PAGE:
Is your PMO director getting the job done? Is he or she focused on leading the project management office and helping the project managers successfully manage projects and careers?
Project management office (PMO) directors. They can be helpful or they can be a necessary evil. Someone has to steer the ship. But does it have to be that person? Have you heard yourself and/or your colleagues talk that way about your PMO director? If so, then this article may be for you. I’ve been involved in creating, participating, and leading several PMOs over the years and I have some definite opinions about what works as well as what doesn’t. I’m may not be 100 percent correct, but this is a starting point…let’s hear your opinions on this topic after you read the article a couple of times. In my opinion, the PMO director must:
Be a leader for the PMs
The PMO director needs to be a leader for the people. He must be ready to get PMs training, understand roadblocks and remove them, champion the cause and fight for it, get the tools in place for his PMs, set processes and procedures that will work (with the help, of course, of his PMs), and respect their opinions and input. It’s not a role for the meek or faint of heart - he’ll earn his stripes along the way. Leadership is key.
Be a manager, not a project manager
Don’t take this the wrong way. A PMO director should be a project manager by experience, but not an active one. Once you take on the role of PMO director that’s the mantle you must carry. Sure, the PMO director will get involved when critical issues arise on projects. But actively leading projects? Forget it. From every experience I’ve had or witnessed, it’s a recipe for disaster. You'll need to turn in your PM badge while running the PMO. Managing those PMs and working for everything they need and what the PMO needs to be successful in the organization - that’s what you need to be doing. If you're trying to do both, you’ll likely be spread too thin to be successful in either role.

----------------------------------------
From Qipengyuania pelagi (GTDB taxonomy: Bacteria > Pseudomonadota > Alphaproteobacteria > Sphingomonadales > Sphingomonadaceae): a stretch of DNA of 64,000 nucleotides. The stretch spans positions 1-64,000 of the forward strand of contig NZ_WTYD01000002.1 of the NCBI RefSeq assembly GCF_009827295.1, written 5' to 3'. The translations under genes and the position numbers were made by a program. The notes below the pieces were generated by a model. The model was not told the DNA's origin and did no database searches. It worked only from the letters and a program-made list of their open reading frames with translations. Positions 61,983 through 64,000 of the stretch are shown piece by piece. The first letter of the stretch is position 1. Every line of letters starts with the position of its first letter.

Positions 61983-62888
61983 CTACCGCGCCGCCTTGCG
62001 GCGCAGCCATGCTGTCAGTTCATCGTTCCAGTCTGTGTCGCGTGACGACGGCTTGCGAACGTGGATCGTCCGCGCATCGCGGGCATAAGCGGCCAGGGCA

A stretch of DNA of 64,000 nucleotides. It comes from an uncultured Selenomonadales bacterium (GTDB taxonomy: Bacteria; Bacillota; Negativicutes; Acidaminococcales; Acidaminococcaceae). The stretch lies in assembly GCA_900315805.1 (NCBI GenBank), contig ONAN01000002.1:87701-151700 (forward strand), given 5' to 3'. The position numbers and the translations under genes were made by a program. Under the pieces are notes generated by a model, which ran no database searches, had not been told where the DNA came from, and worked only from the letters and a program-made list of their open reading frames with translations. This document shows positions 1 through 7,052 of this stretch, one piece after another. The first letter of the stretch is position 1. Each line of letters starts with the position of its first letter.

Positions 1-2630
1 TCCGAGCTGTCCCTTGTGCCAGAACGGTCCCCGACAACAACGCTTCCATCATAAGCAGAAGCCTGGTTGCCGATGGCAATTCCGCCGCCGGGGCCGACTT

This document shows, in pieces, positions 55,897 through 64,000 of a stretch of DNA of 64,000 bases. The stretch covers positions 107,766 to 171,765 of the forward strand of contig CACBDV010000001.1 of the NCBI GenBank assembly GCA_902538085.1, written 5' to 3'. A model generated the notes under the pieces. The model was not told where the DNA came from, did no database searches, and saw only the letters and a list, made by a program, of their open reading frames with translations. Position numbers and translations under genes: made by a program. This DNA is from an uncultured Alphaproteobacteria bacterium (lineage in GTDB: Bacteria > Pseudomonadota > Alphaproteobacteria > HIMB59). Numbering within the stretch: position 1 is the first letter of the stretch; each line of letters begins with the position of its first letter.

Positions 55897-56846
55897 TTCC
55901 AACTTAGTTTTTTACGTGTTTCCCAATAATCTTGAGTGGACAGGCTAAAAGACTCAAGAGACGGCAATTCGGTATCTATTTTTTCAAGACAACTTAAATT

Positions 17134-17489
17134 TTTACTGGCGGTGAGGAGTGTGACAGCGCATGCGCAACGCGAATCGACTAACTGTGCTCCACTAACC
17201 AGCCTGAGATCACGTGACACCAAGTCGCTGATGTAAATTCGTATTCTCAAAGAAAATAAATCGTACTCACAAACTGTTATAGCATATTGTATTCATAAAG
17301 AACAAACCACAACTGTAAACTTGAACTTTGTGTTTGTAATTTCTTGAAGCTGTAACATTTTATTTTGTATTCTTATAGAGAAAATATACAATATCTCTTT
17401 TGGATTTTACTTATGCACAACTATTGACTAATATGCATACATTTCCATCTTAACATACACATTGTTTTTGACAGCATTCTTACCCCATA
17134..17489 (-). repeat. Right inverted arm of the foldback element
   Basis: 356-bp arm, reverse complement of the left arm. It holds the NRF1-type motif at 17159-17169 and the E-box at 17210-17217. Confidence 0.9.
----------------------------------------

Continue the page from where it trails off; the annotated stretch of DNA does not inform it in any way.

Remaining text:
Have the right background for the industry
I realize that great PM skills can translate pretty well from industry to industry. But it does help project managers to come in with a background. It helps when they are presented with estimates from their team members for project change orders. It helps when they are “talking” the technology with the team, with company leadership, with outside vendors, and with the customer. The same is true of the PMO director. Maybe even more so. So, yes, in certain industries having the right background is helpful - and maybe critical... especially for the PMO director.
Be respected and connected in the organization
The PMO director must have the rest of the organization on board for the PMO cause. The best way to do that is to be well connected and respected in the organization by company leadership, other department heads, and some of the stakeholders that PMs will likely work with along the way on their project engagements. It will be beneficial when hoping for cooperation and smooth sailing on projects and when trying to acquire resources, get financial support and get priority when needing help or services from others in the company.
Be networked with PMs and leaders in other organizations
Finally, having outside network connections is helpful, too. Being a respected leader and subject matter expert (SME) by his peers in the profession and even the industry is helpful. The PMO is often in need of help, advice, direction, new templates and guidance on tools so these types of connections can come in very handy when issues arise or PMOs hit bumps in the road. The ability to reach out to colleagues is often helpful. Plus, when new PM resources are needed, this type of connectivity will help fill roles faster.
I realize some may not share my opinions on this. I’m sure there are many PMO directors who are wearing both hats successfully. I’m just saying from my experience it’s best to separate the two and it’s best that a “regular” manager is not appointed to lead the PMO - they should be a leader but also an experienced and successful PM so they understand the concerns, needs and issues that arise.